In his later years, Frank referred to himself as having “started” the Third, though it is not clear whether he was referring to his patrol of boys on Harpenden Common in 1908 or the newly-numbered 3rd Harpenden listed in 1911.
The Local Association minute book having disappeared, the Harpenden Free Press reports from 1957 remain the only evidence of the origins of Scouting in Harpenden. Official records at Scout Headquarters in London began only in 1919, at a time when a great number of Scout Troops and Cub Packs (cubs started in 1914) had been closed due to the First World War.
After the First World War
Only one local group, the 3rd Harpenden, appears in these records for 1919. The Scoutmaster, Harold Clark, of Spencer Road, noted on the Troop Registration form: “Date of original registration by Local Association cannot be traced”. Mr Clark gives the date of his own warrant as Scoutmaster as 9th October, 1917. He may have taken over from Mr Bates , though there is no mention of it. The fact that he was appointed in 1917 is, perhaps, the clearest indication that the Third had continued in existence throughout the war.
By 1920, however, things were on a much more organised footing. The troops registered were the First, Second, Third, Fourth (St George’s School) and Fifth (Lady Ludlow’s Own). The Third seems to have been the strongest, with 25 Scouts and the Scoutmaster was Mr R T Saunders of Riversdale, Harpenden. In 1921 one of its lads, John Webb, was the first Harpenden boy to gain the coveted King’s Scout badge. John continued actively in scouting into the 1960s.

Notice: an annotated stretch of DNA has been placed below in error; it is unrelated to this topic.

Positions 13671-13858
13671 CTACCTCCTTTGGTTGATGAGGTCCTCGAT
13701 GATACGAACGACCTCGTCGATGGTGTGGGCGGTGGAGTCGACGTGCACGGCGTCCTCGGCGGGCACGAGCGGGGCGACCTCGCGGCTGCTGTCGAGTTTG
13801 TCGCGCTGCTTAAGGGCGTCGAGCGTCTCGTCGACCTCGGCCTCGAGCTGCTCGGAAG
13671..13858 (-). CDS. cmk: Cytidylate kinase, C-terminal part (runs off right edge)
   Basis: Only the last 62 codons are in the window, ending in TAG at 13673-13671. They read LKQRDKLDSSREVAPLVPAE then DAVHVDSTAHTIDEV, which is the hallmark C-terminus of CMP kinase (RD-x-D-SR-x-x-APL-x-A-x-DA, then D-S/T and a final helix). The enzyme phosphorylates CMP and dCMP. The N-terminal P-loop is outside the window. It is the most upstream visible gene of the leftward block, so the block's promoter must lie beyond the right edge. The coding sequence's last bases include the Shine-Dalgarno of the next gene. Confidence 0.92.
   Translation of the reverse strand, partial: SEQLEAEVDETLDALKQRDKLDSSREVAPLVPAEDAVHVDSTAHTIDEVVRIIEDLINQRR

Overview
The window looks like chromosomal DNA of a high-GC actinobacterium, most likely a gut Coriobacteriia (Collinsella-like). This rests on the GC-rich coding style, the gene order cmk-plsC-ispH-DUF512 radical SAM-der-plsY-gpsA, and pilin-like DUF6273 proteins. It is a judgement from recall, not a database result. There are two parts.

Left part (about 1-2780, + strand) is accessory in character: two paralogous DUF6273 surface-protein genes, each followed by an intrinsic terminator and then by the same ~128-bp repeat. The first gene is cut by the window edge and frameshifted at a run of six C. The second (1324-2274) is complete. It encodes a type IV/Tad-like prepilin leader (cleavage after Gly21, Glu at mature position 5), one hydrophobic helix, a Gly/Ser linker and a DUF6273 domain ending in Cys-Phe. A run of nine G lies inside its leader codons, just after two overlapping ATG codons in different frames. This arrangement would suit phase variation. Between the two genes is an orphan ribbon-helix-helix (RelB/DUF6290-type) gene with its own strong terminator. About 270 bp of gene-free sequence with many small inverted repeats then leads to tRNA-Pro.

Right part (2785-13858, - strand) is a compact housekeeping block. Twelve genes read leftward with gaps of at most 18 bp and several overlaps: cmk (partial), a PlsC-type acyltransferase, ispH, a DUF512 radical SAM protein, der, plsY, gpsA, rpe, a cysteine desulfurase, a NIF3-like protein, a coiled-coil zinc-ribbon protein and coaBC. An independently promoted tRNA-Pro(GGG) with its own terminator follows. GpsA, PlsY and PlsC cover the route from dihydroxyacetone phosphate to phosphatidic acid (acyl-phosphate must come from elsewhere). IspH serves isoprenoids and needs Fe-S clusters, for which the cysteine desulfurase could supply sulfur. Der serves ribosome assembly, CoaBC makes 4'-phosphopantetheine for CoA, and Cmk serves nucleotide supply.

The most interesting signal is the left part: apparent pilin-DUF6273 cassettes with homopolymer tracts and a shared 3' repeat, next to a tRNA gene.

Although Harpenden Common was always a perfect ground for scout activities, a place indoors was always needed. The original HQ had been in a barn on an unknown site owned by Mr Eustace Salisbury, but after the 1914-18 war, a timber building which had been used as a rifle range in Southdown Road, opposite the Dell Ponds, came available as a Scout Hut. The hut was rented by the Local Association for a nominal sum from Mr Leslie Walton, one of its Vice-presidents. In 1931, however, Mr Walton left Harpenden and the new owner required the hut to be removed, presumably to allow the building of new houses. There was a hectic search for a new meeting place for the Third, who appeared to be the only troop occupying the HQ. A building at the Spencer Road waterworks was rejected as being “too palatial” and a room over Chirney’s motor garage next to The George was used temporarily, despite the proximity of “a latrine near the steps up to the room”.
New Scout Hut – 1932
A bold approach was at hand, however, and in November 1931 a third of an acre was purchased at the rear of the previous headquarters, on land adjacent to the railway.
Mr H S Gray built the new hut at no profit to himself, possibly using some timbers from the old rifle range building, and on Saturday 2nd July, 1932, the new Scout Hut was formally opened by Admiral Sir Lionel Halsey.
Although at various times the Scout Hut has been used by other Harpenden groups, it was always used mainly as the Third’s Headquarters and was eventually leased exclusively to the group. Still in use today, the Scout Hut with its wonderful, almost secret grounds, and the proximity to Harpenden Common have always lent a particular character to The Third.
(Edited extracts from ‘The Third, a Centenary History’, published 2008)